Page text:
The next step, taken by IITM and NCMRWF was the development of an ensemble based high resolution model which further increased the resolution to (~27 km). Subsequently, IITM made an unprecedented improvement in increasing the resolution of their probabilistic system by further increasing the resolution to (~12 km). Another short range ensemble prediction system at 12 km resolution based on UK modelling system, has been established at NCMRWF . These systems, now being used in India, utilise the global model, where observations are gathered and data from across the globe (land and ocean) from various platforms—satellites, radiosondes, surface meteorological observations, are all assimilated
at NCMRWF.

Speaking with G’nY, Parthsarthi Mukhopadhyay, senior scientist at IITM, Pune notes, “Weather conditions are chaotic in nature and subject to continual changes and this as such brings up the chance of errors in forecasting.  With the increase in time of forecast, the errors in forecasts also increase. Due to this, a deterministic approach —meaning a single model to use for weather forecast will have possibility of more errors. To avoid this, scientists have developed ensemble technique where many members of a model are being used with slightly different (perturbed) initial condition to generate a set of forecasts instead of a single value (deterministic) forecast and from the set of forecasts, probability of most likely forecast could be generated with a percentage. Such approach is proven to produce forecast with reduced error and inculcate
greater  skill.”

The forecast output at  high (~12 km) resolution therefore has better skill as compared to the previous coarser resolution of (~27 km). As Mukhopadhyay explains, it is similar to how a higher resolution camera brings out better details in a picture: “More details on the parameters affecting weather behaviour and its variability can be found when such forecast model is used. Therefore it becomes easier to find the weather variability over specific area and region with greater details.” Figure 1 shows a recent event of heavy rainfall over coastal Karnataka and the corresponding probability.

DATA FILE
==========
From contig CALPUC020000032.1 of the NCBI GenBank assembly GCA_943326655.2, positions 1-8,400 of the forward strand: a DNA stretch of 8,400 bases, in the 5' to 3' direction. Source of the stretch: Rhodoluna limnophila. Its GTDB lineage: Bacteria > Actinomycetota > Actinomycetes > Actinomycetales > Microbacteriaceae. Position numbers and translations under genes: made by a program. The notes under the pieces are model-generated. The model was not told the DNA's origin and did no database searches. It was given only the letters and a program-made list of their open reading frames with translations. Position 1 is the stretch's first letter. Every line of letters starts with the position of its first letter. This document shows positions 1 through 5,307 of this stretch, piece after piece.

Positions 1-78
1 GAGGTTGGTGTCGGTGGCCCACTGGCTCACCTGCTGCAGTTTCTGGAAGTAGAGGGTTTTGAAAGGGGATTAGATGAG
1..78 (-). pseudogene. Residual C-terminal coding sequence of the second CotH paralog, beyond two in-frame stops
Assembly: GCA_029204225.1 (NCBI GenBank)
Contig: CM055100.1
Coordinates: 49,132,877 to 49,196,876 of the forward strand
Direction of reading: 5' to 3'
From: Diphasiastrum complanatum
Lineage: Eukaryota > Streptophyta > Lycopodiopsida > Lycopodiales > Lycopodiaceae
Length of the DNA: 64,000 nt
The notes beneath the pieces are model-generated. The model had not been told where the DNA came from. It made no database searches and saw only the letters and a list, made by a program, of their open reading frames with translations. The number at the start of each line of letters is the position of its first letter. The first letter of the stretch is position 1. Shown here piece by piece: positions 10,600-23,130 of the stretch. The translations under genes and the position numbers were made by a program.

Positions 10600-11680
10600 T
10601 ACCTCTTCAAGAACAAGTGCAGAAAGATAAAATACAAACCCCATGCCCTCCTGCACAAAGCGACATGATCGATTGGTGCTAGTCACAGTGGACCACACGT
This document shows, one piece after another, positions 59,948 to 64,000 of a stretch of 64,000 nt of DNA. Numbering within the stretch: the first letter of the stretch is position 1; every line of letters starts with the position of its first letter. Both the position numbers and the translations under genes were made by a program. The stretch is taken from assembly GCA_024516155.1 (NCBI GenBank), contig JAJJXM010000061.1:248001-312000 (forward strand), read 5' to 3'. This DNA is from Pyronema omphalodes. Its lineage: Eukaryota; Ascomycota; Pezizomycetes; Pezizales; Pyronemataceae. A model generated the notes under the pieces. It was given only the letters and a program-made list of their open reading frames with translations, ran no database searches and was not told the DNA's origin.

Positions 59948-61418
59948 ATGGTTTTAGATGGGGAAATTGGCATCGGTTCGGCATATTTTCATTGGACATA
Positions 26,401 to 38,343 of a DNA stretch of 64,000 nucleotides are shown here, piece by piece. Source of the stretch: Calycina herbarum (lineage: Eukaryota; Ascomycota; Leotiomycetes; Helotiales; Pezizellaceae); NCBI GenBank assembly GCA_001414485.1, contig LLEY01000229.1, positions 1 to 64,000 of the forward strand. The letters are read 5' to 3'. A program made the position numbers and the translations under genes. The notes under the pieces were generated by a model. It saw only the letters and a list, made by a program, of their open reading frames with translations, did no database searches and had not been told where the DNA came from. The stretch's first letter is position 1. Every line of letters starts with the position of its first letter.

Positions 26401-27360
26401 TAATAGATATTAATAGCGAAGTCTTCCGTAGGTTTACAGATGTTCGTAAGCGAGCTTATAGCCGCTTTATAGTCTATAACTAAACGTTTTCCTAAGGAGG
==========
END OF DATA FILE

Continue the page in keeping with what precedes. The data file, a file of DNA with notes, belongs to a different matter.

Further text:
Previously, the highest resolution was being used by the ECMWF (~16 km). In fact none of the weather forecast organisations around the globe generate ensemble prediction information on such a scale. The (~12 km) resolution is now being used by the IMD operationally for issuing 10 days forecast over the country and attempts are being made to develop  the block level forecast for agricultural purpose.

The development of high resolution short range ensemble weather prediction system has provided promise and opportunity for a suite of other applications of weather model output in the society. The Forest Survey of India, located in Dehradun, through utilisation of the 12 km weather forecast attempts to monitor/forecast the possibility of forest fires. Further, in the backdrop of an increased emphasis on generation of green energy, especially wind and solar by the Indian government, this 12 km resolution model forecast provides the necessary data for prediction. The variety of applications are shown in Figure 2.

The development of 12 km resolution weather forecast and its probabilistic prediction for 10 days has brought a significant change in the realm of numerical weather prediction capability in the country and also enhanced the possibility of a suite of application to the society which otherwise would not have been possible. A timely step of MoES, in procuring two state of the art high power computing (HPC) systems—Pratyush at IITM, Pune and Mihir at NCMRWF, Noida have played a key role in accomplishing the ensemble prediction system at the highest resolution available globally.